One of the big questions when he walked into the Oval Office was, given his lack of experience, would foreign policy really be something of a disaster. As you know, constitutionally the president has the most latitude over foreign affairs. He can make a lot of independent decisions without congressional support or approval, and so I think there’s a good bit of fear about President Trump. But I agree with what you suggested. I mean, his presidency so far has been relatively stable in terms of foreign policy. He hasn’t done a lot to really rock the boat.
I think probably the two areas where you do see some disagreements or at least some changes based on the past would be his approach to NATO. He’s been a lot more aggressive with our own allies in NATO. And then also I think his approach to North Korea has been quite different as well. Those are big deals, but outside of those, it has been a pretty stable, typical foreign policy presidency in many ways.
EICHER: Well, you mentioned a mixed bag and of course it included things like the wall. He talked about border security. And so I noticed this week, though, that Gallup did a survey and reported that 60 percent of Americans oppose significantly expanding the existing US-Mexico border walls. Forty percent percent in favor.
Do you think that what he said and the way he said it won over any skeptics last night?
SMITH: You know, I don’t think so. I think the president had an opportunity to maybe present the wall issue and the border issue in softer terms—maybe to seek for some common ground and some sort of an agreement that could be struck with Democrats or with moderates—and the president didn’t really make any effort to do that. He really used very sharp and strong language when he talked about the border wall and immigration.
He referred repeatedly to crime and criminals and murderers and other elements, and I really think he used pretty heightened rhetoric when it came to that. And so I don’t think it will have the effect of persuading anyone.
But that isn’t all his fault. I mean, President Trump is a very polarizing political figure, and I’m not sure there’s much room for him to persuade many people at all on most issues, because I think most people have very strong opinions of him one way or the other. So I’m not sure how much movement there could possibly be in polls right now on Donald Trump.
EICHER: Well, I’m going to ask anyway. Back onto the subject of polls, I mean, the economy is humming, unemployment is at 4 percent and probably will be a lot lower—hoping there won’t be another government shutdown—but crime is down, illegal immigration has been declining for a decade. And yet polls show about 60 percent of the country says we are on the wrong track as a country. Do you think the president did anything at all to move that needle—to give people a sense of optimism?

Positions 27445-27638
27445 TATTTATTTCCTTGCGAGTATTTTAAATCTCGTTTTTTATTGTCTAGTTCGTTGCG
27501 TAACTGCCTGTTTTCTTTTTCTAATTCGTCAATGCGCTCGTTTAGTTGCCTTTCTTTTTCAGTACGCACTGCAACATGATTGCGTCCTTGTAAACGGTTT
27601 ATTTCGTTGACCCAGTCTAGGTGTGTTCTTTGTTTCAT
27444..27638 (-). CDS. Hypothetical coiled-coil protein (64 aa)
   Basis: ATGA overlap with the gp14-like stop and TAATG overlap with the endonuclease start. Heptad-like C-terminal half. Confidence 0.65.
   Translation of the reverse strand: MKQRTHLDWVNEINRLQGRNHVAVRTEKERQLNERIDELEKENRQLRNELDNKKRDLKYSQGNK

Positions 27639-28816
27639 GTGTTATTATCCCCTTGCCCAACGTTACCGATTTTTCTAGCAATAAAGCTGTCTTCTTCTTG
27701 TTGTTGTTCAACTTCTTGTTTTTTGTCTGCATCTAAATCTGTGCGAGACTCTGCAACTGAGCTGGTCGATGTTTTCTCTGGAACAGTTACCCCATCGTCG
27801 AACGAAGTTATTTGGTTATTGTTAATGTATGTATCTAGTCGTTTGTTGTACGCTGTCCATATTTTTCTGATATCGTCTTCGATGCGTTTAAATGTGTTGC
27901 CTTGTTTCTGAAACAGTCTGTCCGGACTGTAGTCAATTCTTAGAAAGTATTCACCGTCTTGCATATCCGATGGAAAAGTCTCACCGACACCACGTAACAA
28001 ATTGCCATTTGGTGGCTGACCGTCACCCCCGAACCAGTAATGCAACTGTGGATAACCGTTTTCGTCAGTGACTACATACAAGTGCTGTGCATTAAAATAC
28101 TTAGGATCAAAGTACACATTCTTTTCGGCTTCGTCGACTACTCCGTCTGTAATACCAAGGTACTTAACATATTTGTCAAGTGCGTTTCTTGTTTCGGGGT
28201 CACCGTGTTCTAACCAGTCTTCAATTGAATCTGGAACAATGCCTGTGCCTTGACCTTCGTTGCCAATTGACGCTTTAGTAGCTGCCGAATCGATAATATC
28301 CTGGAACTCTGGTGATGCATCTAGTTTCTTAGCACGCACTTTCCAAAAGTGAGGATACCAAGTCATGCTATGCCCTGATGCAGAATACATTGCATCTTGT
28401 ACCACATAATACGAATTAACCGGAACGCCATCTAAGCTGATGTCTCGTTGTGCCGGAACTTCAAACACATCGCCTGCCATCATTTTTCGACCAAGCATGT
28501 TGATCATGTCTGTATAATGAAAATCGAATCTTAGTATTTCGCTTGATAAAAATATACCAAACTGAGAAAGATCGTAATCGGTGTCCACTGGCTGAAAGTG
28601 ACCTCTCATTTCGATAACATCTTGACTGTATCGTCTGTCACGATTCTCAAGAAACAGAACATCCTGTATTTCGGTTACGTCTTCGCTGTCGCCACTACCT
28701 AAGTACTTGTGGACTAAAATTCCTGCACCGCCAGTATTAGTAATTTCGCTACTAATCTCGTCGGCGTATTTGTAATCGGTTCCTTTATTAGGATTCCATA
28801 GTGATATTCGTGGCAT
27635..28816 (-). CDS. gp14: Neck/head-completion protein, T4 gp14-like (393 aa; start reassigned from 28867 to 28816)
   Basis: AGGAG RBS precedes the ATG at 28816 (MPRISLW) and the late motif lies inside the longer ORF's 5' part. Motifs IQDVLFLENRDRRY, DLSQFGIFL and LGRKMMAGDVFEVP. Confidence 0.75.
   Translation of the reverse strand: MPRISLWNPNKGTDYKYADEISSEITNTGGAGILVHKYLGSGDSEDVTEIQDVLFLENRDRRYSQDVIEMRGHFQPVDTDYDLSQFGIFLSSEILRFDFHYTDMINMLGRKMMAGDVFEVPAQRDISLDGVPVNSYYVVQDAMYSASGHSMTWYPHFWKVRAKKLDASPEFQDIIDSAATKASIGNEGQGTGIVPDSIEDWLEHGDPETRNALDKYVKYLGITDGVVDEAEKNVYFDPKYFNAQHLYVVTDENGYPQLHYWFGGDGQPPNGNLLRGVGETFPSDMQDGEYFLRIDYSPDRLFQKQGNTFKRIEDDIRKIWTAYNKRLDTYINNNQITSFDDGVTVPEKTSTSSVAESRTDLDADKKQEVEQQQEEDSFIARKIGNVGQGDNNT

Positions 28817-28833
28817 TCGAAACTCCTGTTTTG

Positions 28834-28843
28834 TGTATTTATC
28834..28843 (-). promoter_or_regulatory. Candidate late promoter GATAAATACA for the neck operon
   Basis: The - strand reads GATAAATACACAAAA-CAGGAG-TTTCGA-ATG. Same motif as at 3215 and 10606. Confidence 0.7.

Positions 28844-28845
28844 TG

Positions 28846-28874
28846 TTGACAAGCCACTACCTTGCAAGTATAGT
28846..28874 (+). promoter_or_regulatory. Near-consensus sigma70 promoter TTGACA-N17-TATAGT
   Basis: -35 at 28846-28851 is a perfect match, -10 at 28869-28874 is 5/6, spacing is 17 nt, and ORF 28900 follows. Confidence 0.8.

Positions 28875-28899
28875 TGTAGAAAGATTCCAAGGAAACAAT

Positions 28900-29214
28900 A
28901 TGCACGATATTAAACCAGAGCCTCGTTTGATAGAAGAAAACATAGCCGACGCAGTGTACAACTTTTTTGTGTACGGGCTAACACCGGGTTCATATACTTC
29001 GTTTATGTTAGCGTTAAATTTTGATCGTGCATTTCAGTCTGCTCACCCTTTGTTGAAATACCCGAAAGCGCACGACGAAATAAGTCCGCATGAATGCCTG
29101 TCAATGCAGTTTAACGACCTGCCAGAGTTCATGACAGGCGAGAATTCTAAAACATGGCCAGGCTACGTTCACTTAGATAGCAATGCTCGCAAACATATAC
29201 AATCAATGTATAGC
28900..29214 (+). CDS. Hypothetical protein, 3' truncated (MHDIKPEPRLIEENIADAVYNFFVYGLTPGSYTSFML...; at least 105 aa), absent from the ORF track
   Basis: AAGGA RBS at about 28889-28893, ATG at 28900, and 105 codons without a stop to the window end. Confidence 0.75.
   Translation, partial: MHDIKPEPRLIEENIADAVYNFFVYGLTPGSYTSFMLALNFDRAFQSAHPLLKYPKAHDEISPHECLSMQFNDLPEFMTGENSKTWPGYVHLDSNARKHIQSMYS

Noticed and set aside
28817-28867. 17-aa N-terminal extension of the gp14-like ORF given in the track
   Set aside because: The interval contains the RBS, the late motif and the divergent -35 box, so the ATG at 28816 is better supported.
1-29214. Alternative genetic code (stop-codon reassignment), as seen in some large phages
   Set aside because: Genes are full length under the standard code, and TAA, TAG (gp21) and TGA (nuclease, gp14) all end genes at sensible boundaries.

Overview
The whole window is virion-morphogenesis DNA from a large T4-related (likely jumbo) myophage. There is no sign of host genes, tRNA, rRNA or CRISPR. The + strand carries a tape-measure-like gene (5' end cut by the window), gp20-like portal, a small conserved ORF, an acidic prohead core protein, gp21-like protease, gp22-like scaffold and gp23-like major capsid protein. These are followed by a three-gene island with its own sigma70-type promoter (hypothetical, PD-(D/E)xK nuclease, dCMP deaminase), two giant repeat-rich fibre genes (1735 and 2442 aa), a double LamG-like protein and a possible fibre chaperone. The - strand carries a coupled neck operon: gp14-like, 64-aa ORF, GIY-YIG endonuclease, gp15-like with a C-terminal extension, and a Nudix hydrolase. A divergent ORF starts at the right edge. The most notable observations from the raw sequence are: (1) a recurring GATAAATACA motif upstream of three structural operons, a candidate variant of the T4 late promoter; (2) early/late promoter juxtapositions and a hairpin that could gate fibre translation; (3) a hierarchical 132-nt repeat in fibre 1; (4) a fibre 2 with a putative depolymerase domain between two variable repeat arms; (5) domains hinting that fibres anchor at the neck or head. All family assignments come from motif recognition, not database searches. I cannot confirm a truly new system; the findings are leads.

SMITH: I think in the parts of the president’s speech where he dealt with the economy and, as you said, where he dealt with things like unemployment, it was pretty strong ground. He had a lot of support from even Democrats in the chamber. And so it’s definitely the strongest part of his argument.
But if you look at it historically, when you see an economy like the one we have right now, we would expect the president’s approval rating to be in the 50s or mid-50s or high-50s. The president’s approval rating is still hovering in that low-40s area, and he can’t seem to quite get over that.
And so generally a strong economy makes for a great argument from a president. The president tried to make that argument tonight. I think he did it well, but I think so many other things are sort of sucking the oxygen out of this debate right now that the economy almost seems to be an afterthought. And that’s unfortunate in some ways. But I think it’s descriptive of where we are.
EICHER: Alright, well, good of you to give us some time this morning. Mark Smith is a professor at Cedarville University. Professor, thank you so much for your time.
SMITH: Thank you. It’s a pleasure.